Spanish and Portuguese Verbs

Foreign Service Institute: From Spanish to Portuguese


Portuguese and Spanish both have -ar, -er and -ir type verbs. In addition, Portuguese has a fourth type, -or, which is represented only by the irregular verb pôr (cf. Spanish poner) and its related compounds. Most Portuguese cognates are of the same type as their Spanish counterparts. However, watch out for the following common verbs which are -ir type in Spanish but -er type in Portuguese.

Spanish Portuguese
vivir viver
escribir escrever
batir bater
recibir receber
sufrir sofrer
ocurrir ocorrer
gemir gemer
hervir ferver
morir morrer


Regular Verb Forms

Portuguese regular verb forms are remarkably similar to Spanish regular verb forms. The chart below enables you to make a direct comparison of the major tense forms of three regular verbs: mandar, comer and abrir. (In both languages abrir is regular in all forms except the Past Participle: Spanish abierto / Portuguese aberto). Do not be misled by exact duplication of spelling. Although some Portuguese and Spanish forms are spelled exactly alike, their pronunciation is always distinctively different.

Present Tense

Spanish   Portuguese  
yo mando eu mando
  como   como
  abro   abro
él manda êle manda
  come   come
  abre   abre
nosotros mandamos nós mandamos
  comemos   comemos
  abrimos   abrimos
ellos mandan êles mandam
  comen   comem
  abren   abrem


Imperfect Tense

Spanish   Portuguese  
yo mandaba eu mandava
  comía   comia
  abría   abria
él mandaba êle mandava
  comía   comia
  abría   abria
nosotros mandábamos nós mandávamos
  comíamos   comíamos
  abríamos   abríamos
ellos mandaban êles mandavam
  comían   comiam
  abrían   abriam


Preterite Tense

Spanish   Portuguese  
yo mandé eu mandei
  comí   comi
  abrí   abri
él mandó êle mandou
  comió   comeu
  abrió   abriu
nosotros mandamos nós mandamos
  comimos   comemos *
  abrimos   abrimos
ellos mandaron êles mandaram
  comieron   comeram
  abrieron   abriram

* This form is particularly difficult for a Spanish speaker to remember sínce he assocíates it wíth the present tense.


Future Tense

Spanish   Portuguese  
yo mandaré eu mandarei
  comeré   comerei
  abriré   abrirei
él mandará êle mandará
  comerá   comerá
  abrirá   abrirá
nosotros mandaremos nós mandaremos
  comeremos   comeremos
  abriremos   abriremos
ellos mandarán êles mandarão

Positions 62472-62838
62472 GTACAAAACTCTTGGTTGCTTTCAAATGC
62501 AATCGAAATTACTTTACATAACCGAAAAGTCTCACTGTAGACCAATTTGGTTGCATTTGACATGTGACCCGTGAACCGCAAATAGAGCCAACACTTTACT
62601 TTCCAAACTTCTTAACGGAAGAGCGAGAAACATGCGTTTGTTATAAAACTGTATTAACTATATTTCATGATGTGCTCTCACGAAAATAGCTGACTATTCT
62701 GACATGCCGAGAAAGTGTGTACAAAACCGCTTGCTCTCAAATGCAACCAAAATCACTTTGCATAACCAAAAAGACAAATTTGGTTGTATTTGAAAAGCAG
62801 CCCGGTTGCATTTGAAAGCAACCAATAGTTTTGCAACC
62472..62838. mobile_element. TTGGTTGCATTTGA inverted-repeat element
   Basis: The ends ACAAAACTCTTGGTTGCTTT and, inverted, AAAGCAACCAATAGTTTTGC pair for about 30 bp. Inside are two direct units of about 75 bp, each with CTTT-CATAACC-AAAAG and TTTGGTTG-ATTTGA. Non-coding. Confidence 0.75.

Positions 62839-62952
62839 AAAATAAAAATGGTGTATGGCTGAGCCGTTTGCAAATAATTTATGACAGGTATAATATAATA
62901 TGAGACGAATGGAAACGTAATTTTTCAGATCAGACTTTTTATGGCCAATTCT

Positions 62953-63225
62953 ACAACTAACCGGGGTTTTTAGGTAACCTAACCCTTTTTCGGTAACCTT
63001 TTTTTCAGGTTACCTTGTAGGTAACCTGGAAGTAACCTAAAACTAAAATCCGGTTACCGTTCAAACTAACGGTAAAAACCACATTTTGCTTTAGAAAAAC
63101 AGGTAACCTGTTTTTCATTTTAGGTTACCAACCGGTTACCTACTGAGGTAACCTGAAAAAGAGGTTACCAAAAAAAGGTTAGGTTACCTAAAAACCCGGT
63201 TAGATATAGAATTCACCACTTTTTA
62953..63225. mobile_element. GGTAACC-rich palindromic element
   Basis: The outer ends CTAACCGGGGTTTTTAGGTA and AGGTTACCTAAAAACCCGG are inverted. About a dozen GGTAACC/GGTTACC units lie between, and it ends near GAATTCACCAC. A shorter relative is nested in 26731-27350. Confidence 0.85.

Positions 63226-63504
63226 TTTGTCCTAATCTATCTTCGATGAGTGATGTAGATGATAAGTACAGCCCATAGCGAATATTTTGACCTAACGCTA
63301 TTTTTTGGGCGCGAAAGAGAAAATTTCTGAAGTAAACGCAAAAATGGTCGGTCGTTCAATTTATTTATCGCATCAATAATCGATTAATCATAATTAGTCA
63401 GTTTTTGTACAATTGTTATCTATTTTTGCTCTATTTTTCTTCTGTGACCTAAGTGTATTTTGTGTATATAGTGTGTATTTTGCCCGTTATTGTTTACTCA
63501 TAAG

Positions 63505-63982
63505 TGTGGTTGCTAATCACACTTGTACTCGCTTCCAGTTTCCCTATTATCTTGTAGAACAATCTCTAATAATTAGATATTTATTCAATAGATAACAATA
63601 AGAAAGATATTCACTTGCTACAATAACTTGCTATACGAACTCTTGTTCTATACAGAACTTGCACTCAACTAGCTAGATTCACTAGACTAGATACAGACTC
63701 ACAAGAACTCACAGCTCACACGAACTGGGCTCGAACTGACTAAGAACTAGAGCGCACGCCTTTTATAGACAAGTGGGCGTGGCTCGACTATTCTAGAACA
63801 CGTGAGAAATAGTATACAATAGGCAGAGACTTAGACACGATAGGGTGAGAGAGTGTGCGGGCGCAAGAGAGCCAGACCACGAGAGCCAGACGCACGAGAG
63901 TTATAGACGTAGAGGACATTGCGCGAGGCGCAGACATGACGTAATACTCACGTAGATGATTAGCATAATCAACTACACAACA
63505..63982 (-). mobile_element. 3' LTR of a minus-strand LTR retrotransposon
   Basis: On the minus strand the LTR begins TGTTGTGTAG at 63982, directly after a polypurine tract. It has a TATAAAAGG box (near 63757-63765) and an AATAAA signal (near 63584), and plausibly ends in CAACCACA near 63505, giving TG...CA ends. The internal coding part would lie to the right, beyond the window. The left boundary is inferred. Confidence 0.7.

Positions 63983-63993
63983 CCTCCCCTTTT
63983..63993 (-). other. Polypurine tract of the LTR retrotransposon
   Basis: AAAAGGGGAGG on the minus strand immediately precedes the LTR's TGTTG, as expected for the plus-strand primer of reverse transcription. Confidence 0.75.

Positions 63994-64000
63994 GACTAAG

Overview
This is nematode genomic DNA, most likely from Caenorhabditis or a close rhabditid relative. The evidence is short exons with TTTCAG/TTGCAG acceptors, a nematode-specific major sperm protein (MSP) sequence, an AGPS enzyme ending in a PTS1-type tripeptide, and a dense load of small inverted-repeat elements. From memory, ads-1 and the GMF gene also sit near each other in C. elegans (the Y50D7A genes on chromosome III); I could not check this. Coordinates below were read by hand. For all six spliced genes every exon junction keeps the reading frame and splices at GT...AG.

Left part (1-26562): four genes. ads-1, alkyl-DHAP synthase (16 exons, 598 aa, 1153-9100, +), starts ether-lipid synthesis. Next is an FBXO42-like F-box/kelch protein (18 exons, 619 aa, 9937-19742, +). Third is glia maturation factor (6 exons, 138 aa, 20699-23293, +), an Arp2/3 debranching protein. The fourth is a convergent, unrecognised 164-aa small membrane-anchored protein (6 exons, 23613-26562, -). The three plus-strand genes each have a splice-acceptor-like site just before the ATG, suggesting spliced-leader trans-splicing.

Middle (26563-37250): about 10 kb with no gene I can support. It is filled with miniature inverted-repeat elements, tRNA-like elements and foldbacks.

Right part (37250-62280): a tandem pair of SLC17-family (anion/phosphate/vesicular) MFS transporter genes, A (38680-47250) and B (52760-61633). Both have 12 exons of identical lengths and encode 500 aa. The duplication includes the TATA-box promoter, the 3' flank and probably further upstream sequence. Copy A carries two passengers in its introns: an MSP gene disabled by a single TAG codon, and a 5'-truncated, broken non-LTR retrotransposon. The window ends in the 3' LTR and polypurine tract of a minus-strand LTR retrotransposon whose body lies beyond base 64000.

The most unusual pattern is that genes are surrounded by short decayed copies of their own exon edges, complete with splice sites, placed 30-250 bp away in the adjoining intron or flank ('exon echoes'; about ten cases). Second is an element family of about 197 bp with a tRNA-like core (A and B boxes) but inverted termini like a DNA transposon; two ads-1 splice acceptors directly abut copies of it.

comerán   comerão
  abrirán   abrirão


Conditional Tense

Spanish   Portuguese  
yo mandaría eu mandava
  comería   comia
  abriría   abria
él mandaría êle mandava
  comería   comia
  abriría   abria
nosotros mandaríamos nós mandaríamos
  comeríamos   comeríamos
  abriríamos   abriríamos
ellos mandarían êles mandariam
  comerían   comeriam
  abrirían   abririam


Present Subjunctive and Command Form

Spanish   Portuguese  
yo mande eu mande
  coma   coma
  abra   abra
él mande êle mande
  coma   coma
  abra   abra
nosotros mandemos nós mandemos
  comamos   comamos
  abramos   abramos
ellos manden êles mandem
  coman   comam
  abran   abram


Past Subjunctive (Two forms possible in Spanish; compare the Portuguese with the Spanish -se- forms)

Spanish   Portuguese  
yo mandara / mandase eu mandasse
  comiera / comiese   comesse
  abriera / abriese   abrisse
él mandara / mandase êle mandasse
  comiera / comiese   comesse
  abriera / abriese   abrisse
nosotros mandáramos / mandásemos nós mandássemos
  comiéramos / comiésemos   comêssemos
  abriéramos / abriésemos   abríssemos
ellos mandaran / mandasen êles mandassem
  comieran / comiesen   comessem
  abrieran / abriesen   abrissem



Spanish Portuguese
mandando mandando
comiendo comendo *
abriendo abrindo *

* Notice the absence of diphthongs.


Past Participle

Spanish Portuguese
mandado mandado
comido comido
dirigido ** dirigido

** The past participle of abrir cannot be used here since it is irregular.

Irregular Verb Forms

Portuguese, like Spanish, has its fair share of irregular verbs in alI tenses. You will quickly note that at times the irregularities are very similar to those in Spanish, and that at times they are quite different. For the most part, there is no easy way to categorize or compare these cross-language correspondences, or the lack of them. There are too many of them, and they are too varied and unpredictable. For instance, when you discover that 'I say' is digo, which is the same as the Spanish irregular form, you might analogize and guess that 'I do' as fago. But your guess would be wrong. The word is faço, which is irregular, but in another way. And you know this only by learning it. In most instances you are better off approaching Portuguese irregular forms without reference to Spanish irregular forms.